“Where Do We Go From Here?” A Last Gasp of Idea Vomiting

As the class ends, and we get ready for [gulp] finals, a question comes at me from this course and all we’ve talked about so far.

Where do we go from here?

We’ve talked all semester about the problems with the policies involving education, the problems with high-stakes testing, the problems with the No Child Left Behind Act, and how they’ve been detrimental to the education system and the students who go through it, but now we’re done.

So what do we do now?

What can we do different in order to improve our schools? What can we do different to asses how well our students our doing in the education system? Is there an alternative to one-size-fits-all schooling?

I recently read an article from Larry Cuban’s blog about how charter schools are changing how parents look at education. A point that really stood out to me was how many charter schools change their curriculum to emphasize different things, such as the arts, or the sciences, etc.

The way these charter schools tailored their curricula to match different types of students, while still maintaining general standards of central subjects, seems to be a step in the right direction. While these charter schools may not attract the largest number of students, they allow for students to “find themselves” in the subjects that they teach. They also give parents choice in finding the school that will best suit their children. Could this be a glimpse of the eventual solution?

I’m sick and tired of educators in the policy blogs we read and the reports we read who do nothing but complain about the awfulness of No Child Left Behind, and how bad testing is, but never offer tangible solutions. Sure, we could get rid of the policies that cause problems in the education system, and we most certainly should, but what would we replace them with? We need to increase literacy among children, and we need to get them motivated to start reading, but that generally ends up as a responsibility of the teachers, not in the hands of policy makers. That being said, assessing how teachers teach is the only way to figure out if they are doing their best to combat illiteracy. How are we to assess their performance in such a way that students are not penalized? Testing obviously doesn’t work, so what will? Is testing the only viable and effective way to accurately measure how well our students are doing in schools, and therefore, how good of a job teachers are doing in inspiring them to read? Is it even possible to inspire a kid to read when he/she just doesn’t want to?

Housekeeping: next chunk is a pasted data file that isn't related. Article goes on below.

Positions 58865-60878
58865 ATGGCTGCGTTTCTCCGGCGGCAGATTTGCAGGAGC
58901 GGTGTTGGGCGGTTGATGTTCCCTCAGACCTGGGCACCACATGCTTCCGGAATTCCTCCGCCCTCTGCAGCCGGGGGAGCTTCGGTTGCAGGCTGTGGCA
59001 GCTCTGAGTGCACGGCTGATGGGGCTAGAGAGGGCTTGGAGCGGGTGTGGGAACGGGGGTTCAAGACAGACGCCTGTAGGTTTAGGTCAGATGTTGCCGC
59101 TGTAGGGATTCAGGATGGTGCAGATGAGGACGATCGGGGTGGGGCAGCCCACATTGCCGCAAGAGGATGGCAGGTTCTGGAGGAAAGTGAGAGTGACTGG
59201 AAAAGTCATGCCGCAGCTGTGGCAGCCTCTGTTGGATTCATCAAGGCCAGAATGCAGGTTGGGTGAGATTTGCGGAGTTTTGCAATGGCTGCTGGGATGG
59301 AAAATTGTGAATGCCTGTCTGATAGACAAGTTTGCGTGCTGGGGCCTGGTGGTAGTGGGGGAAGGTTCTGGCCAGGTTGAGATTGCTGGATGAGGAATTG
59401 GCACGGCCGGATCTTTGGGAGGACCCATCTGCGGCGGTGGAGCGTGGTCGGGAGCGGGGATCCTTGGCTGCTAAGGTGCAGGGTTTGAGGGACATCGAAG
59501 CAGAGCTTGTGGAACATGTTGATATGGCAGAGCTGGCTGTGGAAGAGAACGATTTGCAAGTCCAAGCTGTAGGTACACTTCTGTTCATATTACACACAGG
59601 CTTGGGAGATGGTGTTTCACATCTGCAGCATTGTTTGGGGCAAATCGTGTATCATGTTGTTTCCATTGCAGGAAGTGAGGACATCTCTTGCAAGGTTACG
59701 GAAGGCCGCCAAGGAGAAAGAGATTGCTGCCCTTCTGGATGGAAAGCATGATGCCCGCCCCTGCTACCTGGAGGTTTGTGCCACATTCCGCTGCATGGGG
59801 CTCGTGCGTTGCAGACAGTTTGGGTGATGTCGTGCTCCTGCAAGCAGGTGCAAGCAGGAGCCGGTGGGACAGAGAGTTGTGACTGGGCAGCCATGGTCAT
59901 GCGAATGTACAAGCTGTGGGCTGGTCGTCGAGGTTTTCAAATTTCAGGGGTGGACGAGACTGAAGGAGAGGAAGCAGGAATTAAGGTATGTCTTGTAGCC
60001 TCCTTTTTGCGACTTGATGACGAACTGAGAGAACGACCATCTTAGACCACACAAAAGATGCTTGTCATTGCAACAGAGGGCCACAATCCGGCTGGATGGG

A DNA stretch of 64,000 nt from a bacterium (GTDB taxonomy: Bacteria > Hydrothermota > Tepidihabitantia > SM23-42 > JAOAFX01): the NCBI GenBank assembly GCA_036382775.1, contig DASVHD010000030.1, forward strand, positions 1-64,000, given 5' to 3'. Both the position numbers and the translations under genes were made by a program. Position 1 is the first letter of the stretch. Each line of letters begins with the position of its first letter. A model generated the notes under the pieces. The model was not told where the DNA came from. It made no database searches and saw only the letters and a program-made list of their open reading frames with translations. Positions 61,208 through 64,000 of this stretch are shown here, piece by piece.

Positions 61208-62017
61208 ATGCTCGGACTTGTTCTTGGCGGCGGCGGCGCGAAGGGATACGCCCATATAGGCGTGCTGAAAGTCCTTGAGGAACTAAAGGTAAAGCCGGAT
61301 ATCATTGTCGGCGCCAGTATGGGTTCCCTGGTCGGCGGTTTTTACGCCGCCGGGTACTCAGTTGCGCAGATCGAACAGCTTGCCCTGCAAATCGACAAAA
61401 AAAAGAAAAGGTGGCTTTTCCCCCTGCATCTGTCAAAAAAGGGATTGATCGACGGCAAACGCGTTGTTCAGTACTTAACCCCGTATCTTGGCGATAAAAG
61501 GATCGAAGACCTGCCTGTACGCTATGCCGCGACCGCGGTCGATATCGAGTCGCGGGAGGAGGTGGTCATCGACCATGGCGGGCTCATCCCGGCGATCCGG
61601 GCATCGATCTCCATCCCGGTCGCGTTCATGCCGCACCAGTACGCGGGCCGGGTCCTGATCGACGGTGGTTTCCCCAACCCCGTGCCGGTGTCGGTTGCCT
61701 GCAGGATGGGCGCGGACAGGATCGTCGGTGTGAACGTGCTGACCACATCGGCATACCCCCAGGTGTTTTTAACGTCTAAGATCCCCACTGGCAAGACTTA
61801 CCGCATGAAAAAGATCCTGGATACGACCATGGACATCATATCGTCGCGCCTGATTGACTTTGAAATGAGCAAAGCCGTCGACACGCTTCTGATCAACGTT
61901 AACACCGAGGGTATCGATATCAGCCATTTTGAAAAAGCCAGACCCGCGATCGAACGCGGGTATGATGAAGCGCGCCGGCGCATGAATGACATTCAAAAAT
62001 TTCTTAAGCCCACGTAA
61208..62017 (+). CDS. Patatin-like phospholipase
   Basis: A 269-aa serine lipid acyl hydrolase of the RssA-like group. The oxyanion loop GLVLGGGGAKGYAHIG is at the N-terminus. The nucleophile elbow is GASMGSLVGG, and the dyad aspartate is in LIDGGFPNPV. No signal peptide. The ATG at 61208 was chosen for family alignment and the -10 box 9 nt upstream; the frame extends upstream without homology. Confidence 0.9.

As of right now, we have way too many questions and not enough answers to continually bemoan the ineffectiveness of current policy regarding education.

Now, I understand that these issues can’t be fixed overnight, but they’ll never be fixed if all we do is complain about what has happened in the past and what has occurred because of past mistakes like NCLB. We need to look to the future and continually ask ourselves the question that has driven progress in this country ever since its founding:

“Where do we go from here?”

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